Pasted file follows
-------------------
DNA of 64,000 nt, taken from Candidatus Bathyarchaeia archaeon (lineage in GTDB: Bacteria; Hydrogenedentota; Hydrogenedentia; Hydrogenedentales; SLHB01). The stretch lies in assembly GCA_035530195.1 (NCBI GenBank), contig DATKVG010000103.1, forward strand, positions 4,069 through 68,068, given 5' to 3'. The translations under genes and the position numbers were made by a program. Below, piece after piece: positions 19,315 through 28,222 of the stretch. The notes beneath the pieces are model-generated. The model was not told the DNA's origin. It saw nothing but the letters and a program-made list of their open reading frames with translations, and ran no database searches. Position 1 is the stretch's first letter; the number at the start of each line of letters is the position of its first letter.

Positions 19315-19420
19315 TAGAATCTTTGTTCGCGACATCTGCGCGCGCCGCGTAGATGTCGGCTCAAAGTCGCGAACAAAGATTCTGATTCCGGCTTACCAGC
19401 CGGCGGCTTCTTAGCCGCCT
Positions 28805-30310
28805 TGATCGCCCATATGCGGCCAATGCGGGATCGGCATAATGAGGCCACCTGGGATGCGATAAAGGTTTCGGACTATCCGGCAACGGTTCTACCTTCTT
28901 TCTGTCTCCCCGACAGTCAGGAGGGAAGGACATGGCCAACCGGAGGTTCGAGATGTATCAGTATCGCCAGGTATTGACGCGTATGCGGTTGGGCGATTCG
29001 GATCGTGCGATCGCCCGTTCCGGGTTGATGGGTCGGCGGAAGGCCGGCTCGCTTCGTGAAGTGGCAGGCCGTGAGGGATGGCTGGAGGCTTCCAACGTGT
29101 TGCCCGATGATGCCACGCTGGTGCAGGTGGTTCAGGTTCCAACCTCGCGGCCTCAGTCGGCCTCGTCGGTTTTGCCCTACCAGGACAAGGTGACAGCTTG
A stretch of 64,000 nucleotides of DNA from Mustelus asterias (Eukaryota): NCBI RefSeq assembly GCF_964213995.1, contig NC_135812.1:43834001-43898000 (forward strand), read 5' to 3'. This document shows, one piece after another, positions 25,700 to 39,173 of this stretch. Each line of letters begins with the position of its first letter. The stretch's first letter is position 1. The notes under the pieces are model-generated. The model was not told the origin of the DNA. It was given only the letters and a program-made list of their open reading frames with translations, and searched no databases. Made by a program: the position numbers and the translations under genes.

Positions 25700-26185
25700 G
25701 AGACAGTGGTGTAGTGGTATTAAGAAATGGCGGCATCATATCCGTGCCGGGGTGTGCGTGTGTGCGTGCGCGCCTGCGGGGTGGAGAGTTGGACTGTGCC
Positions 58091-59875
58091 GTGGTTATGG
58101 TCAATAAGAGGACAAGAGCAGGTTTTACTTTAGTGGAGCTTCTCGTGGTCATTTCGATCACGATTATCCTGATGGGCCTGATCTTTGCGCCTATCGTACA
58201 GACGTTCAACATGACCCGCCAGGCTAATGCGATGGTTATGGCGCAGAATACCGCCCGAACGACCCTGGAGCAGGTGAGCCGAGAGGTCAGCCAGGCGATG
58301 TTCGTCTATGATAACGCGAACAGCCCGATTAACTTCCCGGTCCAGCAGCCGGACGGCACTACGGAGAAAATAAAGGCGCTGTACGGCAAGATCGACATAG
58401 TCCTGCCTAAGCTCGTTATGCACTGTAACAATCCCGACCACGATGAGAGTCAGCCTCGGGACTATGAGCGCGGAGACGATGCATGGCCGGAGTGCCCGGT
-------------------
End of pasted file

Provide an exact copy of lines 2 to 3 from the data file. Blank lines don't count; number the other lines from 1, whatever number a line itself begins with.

Positions 19315-19420
19315 TAGAATCTTTGTTCGCGACATCTGCGCGCGCCGCGTAGATGTCGGCTCAAAGTCGCGAACAAAGATTCTGATTCCGGCTTACCAGC